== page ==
Congress, with a Democrat majority in the House is about as useful as a mime in a shouting match. Even if Republicans take control in the midterms, most of Biden's wasteful, destructive policies are already in place and the chances of overturning existing legislation are somewhere between nil and none.
Meanwhile, the Federal Reserve continues to pretend they are fighting inflation by raising interest rates at every FOMC meeting. While the effort is likely to tighten business conditions significantly, it's not effective enough to counter the four to five trillion dollars that was pumped into the economy during the fake pandemic of 2020-22.
The money supply in the US increase by 40% during those years and all that currency has to find a place to be spent. Major food producers and oil companies have made windfall profits from the engineered supply crisis, although, oddly enough, even though food and gas prices are through the roof, there are no shortages of anything, anywhere, just more soaking and gouging of the poor and middle classes by the top five percent and their favorite corporations.
Issues facing the US economy, and, by extension, Europe and the countries of the British Commonwealth are too numerous and wide-ranging to detail in an article of this duration. Let's just all recognize that the crises of the past few years have all been carefully plotted out by the governments and Western banking alliances of the West, as the debt-fueled currency cabal has run out of options and is resorting to end-game tactics such as population control, wide open borders, disinformation, censorship, and police tactics, all of it neatly couched in terms of a "great reset" away from traditional energy supplies to "green" initiatives to fight the hoax of climate change and a ginned up military conflict pitting East against West.
All of this narrative is neatly wrapped in a blanket of propaganda delivered endlessly by mainstream media. Anybody who disagrees or challenges the "accepted truth" is labeled a domestic terrorist and subject to home invasion, confiscation of assets, star chamber trials and assaults in social and corporate media.
Americans had a chance to change things during the Trump presidency, though most of the efforts by the maverick real estate mogul and TV star from New York City were thwarted by harassment from the left and from within his own Republican party. Once the election results of 2020 became official, Americans had lost any chance of turning things around, so entrenched was the deep state operation.
Now, it's likely too late to save the United States and Western civilization from being beaten into the ground by its own oligarchs and countries from the rest of the world. The US import/export imbalance has been outsized for so long and our public, corporate, and private debt so deep there are no good solutions. All that can be done is for individuals to understand the dynamics at play and work out solutions for survival. Relying on political or business "leaders" is not a way forward. These are the same people who caused the current malaise and they're not forthcoming with any reasonable proposals to reverse course.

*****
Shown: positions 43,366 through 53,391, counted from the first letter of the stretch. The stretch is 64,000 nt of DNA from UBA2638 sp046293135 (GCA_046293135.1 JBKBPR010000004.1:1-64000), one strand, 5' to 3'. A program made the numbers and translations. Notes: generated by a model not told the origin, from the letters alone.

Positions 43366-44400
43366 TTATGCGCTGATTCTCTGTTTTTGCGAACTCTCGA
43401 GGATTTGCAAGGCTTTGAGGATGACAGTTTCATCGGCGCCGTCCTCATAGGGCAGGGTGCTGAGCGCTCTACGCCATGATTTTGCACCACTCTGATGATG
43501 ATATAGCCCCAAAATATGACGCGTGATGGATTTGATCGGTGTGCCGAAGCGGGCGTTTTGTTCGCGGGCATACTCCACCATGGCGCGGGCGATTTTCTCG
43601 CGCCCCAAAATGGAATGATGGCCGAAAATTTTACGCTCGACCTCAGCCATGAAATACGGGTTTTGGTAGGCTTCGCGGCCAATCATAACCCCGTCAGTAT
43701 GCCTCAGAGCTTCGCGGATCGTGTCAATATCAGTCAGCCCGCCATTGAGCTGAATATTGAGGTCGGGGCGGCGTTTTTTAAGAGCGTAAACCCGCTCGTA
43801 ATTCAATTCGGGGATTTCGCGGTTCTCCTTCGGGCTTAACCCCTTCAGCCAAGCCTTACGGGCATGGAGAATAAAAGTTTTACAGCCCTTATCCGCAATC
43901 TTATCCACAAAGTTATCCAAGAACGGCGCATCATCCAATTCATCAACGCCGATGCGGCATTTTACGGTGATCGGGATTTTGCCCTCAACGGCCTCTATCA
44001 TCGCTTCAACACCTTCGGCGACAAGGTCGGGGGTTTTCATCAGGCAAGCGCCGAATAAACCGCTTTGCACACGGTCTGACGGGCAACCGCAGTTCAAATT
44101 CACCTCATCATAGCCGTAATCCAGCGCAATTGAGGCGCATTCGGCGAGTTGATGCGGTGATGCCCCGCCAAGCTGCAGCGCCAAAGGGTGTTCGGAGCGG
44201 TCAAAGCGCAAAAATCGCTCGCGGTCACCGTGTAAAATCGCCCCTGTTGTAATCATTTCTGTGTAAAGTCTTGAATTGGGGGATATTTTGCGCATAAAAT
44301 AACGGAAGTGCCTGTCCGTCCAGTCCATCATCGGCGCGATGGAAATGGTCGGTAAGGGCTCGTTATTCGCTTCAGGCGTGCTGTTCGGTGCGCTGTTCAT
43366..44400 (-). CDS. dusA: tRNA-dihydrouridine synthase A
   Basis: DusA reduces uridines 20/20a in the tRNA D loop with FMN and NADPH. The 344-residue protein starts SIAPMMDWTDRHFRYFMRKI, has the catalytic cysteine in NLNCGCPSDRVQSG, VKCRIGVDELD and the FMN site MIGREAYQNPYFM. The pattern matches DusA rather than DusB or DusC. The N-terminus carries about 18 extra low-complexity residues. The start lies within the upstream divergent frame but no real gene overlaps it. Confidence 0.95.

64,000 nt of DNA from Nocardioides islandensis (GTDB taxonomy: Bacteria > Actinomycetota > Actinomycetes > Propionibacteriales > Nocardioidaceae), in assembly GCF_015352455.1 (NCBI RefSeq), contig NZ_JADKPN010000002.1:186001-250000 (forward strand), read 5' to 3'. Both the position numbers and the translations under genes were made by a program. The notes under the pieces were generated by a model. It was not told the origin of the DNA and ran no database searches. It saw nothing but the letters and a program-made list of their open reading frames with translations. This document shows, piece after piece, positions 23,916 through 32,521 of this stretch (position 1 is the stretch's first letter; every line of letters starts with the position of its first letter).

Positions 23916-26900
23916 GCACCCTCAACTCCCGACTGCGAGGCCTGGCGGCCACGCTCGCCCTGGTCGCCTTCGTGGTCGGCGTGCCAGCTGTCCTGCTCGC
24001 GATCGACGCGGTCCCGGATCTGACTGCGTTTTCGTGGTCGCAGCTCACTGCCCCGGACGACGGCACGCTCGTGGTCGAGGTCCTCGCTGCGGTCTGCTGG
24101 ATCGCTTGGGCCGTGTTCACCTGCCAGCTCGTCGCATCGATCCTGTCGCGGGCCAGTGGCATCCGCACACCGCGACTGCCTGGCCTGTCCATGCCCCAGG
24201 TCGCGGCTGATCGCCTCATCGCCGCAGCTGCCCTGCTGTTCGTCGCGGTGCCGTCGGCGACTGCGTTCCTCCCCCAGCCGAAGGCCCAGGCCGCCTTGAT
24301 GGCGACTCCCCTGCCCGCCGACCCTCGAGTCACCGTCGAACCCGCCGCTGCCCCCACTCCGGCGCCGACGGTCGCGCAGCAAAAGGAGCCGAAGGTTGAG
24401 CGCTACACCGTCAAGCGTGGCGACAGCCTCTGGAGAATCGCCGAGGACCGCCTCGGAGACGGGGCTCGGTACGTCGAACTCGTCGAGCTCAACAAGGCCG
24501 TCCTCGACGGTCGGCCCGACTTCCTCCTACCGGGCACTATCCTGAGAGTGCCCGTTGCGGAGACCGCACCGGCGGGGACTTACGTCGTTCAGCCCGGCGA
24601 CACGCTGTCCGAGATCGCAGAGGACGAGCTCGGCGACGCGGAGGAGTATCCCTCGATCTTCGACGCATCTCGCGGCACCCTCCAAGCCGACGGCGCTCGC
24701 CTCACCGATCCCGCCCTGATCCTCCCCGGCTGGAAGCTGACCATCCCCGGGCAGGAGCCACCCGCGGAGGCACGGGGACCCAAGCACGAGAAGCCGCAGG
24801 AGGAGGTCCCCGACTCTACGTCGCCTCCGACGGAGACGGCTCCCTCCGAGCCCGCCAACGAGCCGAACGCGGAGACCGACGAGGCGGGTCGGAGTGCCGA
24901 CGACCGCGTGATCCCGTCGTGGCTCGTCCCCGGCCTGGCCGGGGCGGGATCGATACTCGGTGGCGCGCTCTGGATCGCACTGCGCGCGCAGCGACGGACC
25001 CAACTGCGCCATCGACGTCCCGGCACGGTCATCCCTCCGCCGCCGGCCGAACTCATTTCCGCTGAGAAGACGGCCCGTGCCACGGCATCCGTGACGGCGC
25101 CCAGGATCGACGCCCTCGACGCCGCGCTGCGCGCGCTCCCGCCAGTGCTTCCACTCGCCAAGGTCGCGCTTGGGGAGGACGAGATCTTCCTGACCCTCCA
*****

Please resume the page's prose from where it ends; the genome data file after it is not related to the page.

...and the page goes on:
So, the American people will be forced into higher prices for essentials, fomenting lower standards of living until the middle class is completely eviscerated. There will be nothing left except rich and poor other than a few stalwart patriots and preppers who saw the writing on the wall years in advance and have designed their own safety nets.
The US will forgive $10,000 in student debt for millions, send 87,000 new IRS agents after tax avoiders and otherwise honest people just trying to make ends meet in an insane world, and continue to fund the MIC by sending loot into military conflicts.
As dreadful as all of this sounds, the US economy hasn't completely crumbled into a giant, stinking heap, though any close inspection of US cities would lead one to conclude that the process is well underway. Homeless people are everywhere, drug addition is overwhelming hospitals and health agencies, and crime has run rampant. Homesteading in the rural enclaves of the vast continent and raising at least some of one's own food is only a partial solution. Protecting assets and learning the rudiments of alternative currencies and barter will better one's fate. A financial storm, completely caused by and promoted by government and central bank policies, is upon the West and it's not going to stop until fiat currencies are worth their exact intrinsic value: Zero.
The process is slow and grinding, but it has become evident that high inflation is here to stay and debts will continue to balloon until they burst. Sadly, there will be bargains to be had from neighbors and businesses that give up and declare bankruptcy. The trick is to beat the vultures to the goods before they're completely picked over and gone.
What's happened since 2020 has not been pretty. Expect more of the same and worse for at least another three to five years. Politicians won't - and largely can't - save us. Even Donald Trump, who should be president and will likely out-poll all contenders if there is an election in 2024, cannot fix all of the problems. That will only happen when all the fiat currency is thrown into a pit of fire and people can rebuild their lives with honest money.